As always, thanks for reading and if you have any questions, feel free to reach out to anyone at CFE Finances.com.

Happy Investing!

Grasp the Price to Earnings Ratio

This newsletter is intended to help investors understand the price to earnings ratio. A question was posed by a CFE Finances customer; who asked if a P/E ratio of 1 is the best P/E ratio.  It is a great question so lets dive in. When the P/E ratio is 1, it indicates the stock is out of favor (possibly undervalued). It also means the company has excellent earnings and has good value. For example if the price of a stock is $10 and company’s earnings per share is $10 the P/E ratio is 1. Like we indicated, a $10 earnings per share is very good. But a price of $10 is low for a stock that has such great earnings. On the other hand when a stock has such a low P/E ratio it can mean investors are not buying the stock. But I have to mention the example we just gave doesn’t happen. The reason it doesn’t happen is a company with $10 in earnings per share, their stock price would be much higher because they are making so much money. We calculate earnings per share (E.P.S.) by dividing the net earnings into the number of shares a company has to sell called outstanding shares. The way the ratio works is you need the stock price to appreciate along with the company earnings to give you a P/E ratio that is comparable to other stocks within its sector or industry. Investors need to like the stock and buy it for this to happen.

Also think of the P/E ratio as a fundamental ratio, as a P/E ratio increases it shows us as an investor the stock is price is appreciating due to having strong sales and earnings. Another way to think of the P/E ratio is when it is high the stock is in favor due to the emotional effect buyers have for the stock. When a company doesn’t have a P/E ratio it due to having no earnings. In other words buyers like or sometimes love a stock so much they do not pay attention to the P/E ratio. Some investors buy a stock due to their strong sales of company products or services and believe the company will be profitable in the future. You may ask how does a company operate their business with no earnings. Companies use their stock equity to grow their business as well as supplying cash flow to run their business. Another tip for another time, this is called market capitalization.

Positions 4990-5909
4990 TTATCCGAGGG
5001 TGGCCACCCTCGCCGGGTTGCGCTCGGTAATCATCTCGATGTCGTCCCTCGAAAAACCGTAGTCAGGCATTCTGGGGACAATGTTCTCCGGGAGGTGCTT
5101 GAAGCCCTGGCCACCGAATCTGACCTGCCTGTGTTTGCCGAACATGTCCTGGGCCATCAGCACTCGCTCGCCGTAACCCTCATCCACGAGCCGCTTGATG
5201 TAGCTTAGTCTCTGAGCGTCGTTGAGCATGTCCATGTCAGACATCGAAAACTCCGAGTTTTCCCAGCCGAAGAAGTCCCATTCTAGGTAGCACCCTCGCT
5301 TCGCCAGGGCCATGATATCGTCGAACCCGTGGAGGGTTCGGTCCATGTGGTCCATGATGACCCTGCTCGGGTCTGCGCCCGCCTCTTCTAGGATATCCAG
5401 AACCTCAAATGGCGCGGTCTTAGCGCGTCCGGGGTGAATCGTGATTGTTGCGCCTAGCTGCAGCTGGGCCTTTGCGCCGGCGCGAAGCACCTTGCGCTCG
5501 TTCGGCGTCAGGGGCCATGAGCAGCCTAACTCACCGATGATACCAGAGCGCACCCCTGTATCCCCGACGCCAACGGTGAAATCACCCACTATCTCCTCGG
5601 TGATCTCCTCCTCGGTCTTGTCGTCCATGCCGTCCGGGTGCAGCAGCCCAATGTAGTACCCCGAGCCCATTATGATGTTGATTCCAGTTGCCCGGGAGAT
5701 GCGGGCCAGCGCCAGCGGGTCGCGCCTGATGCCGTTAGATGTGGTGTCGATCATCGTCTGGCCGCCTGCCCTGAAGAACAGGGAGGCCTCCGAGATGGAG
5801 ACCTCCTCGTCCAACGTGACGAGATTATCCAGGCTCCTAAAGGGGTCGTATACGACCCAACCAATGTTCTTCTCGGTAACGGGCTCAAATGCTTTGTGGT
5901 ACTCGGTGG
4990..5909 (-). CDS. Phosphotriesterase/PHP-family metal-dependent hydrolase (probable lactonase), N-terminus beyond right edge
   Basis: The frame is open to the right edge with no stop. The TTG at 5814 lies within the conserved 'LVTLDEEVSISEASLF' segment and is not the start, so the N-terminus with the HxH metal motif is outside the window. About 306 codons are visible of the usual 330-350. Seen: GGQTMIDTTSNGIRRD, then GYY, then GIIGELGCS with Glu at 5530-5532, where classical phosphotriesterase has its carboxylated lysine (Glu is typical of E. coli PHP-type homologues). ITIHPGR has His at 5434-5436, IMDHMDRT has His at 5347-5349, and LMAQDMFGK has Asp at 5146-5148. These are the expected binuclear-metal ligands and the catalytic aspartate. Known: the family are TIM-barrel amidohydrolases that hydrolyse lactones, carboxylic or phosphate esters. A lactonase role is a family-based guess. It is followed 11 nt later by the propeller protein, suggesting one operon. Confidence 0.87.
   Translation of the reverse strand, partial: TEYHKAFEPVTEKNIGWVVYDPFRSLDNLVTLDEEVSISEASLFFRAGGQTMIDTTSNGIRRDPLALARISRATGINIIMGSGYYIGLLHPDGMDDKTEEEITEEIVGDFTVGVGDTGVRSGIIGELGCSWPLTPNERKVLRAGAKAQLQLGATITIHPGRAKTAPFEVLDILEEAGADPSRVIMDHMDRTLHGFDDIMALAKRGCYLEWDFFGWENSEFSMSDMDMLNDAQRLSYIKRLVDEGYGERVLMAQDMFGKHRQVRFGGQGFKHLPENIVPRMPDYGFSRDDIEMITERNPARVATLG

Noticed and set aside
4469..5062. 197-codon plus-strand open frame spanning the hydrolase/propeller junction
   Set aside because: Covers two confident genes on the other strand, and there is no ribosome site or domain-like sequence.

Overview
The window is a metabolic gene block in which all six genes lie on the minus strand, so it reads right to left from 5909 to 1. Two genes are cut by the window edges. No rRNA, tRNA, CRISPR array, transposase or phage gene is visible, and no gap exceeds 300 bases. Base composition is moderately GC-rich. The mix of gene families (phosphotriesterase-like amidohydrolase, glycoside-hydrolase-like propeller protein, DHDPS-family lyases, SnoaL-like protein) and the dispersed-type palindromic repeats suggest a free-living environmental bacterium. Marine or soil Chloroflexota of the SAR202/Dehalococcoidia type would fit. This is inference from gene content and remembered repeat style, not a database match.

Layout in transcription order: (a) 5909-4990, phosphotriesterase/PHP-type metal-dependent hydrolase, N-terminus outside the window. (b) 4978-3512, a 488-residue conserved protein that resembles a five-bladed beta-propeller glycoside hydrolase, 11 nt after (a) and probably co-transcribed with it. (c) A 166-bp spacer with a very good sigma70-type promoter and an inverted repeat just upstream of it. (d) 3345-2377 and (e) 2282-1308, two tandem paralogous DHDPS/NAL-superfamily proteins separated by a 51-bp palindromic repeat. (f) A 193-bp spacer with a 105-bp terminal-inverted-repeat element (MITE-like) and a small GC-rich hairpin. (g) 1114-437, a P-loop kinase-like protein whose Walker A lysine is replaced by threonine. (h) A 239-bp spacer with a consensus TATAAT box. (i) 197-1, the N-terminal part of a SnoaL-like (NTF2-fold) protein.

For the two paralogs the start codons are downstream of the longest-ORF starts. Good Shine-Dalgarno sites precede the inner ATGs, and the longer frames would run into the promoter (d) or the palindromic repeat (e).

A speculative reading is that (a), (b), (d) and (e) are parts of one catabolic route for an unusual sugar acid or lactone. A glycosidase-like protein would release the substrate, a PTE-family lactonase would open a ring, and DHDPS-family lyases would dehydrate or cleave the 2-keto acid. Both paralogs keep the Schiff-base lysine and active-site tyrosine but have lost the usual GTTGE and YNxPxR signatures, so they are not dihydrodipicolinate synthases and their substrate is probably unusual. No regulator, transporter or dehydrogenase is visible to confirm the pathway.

Not to confuse you but you can also view the P/E ratio as what you as the investor pays for each dollar a company earns. For example if a P/E ratio is 10 you can think you are paying $10 dollars for each dollar the company earns. So if the P/E is too high, we say a stock is expensive.

Remember before buying or selling a stock we need to compare companies in its sector or industry. For example when researching Home Depot stock we want to compare it to Lowes stock. We need to determine both Home Depot (HD) and Lowes (LOW) 5-year average P/E and present P/E. A stock P/E ratio can be calculated or can be found on a Value line survey. We want to buy a stock when its P/E ratio is below the 5-year average and sell it when P/E ratio becomes too high. A good rule of thumb is sell a stock when the P/E ratio is 1.25 times the P/E ratio when the stock was purchased.

Good luck and happy investing from CFE finances! We will be in touch with another newsletter soon. If you have any questions or concerns email us from our contact page.

Investing in the stock market when the market is at all time highs

This newsletter is intended to inform investors that some stocks have become expensive to purchase because the market has gone up by more than 10 percent (nearly 2000 points) since the presidential election.

Now that the Dow Jones industrial average has hit 20,000 along with new record highs in the S&P 500 and NASDAQ Composite, we investors need to be cautious about what price we purchase a stock. Why? Because stocks need to be purchased at a stock price that will have an upside for future appreciation. Now that may sound simple but it isn’t. Many investors make the mistake of purchasing stocks at new all time highs.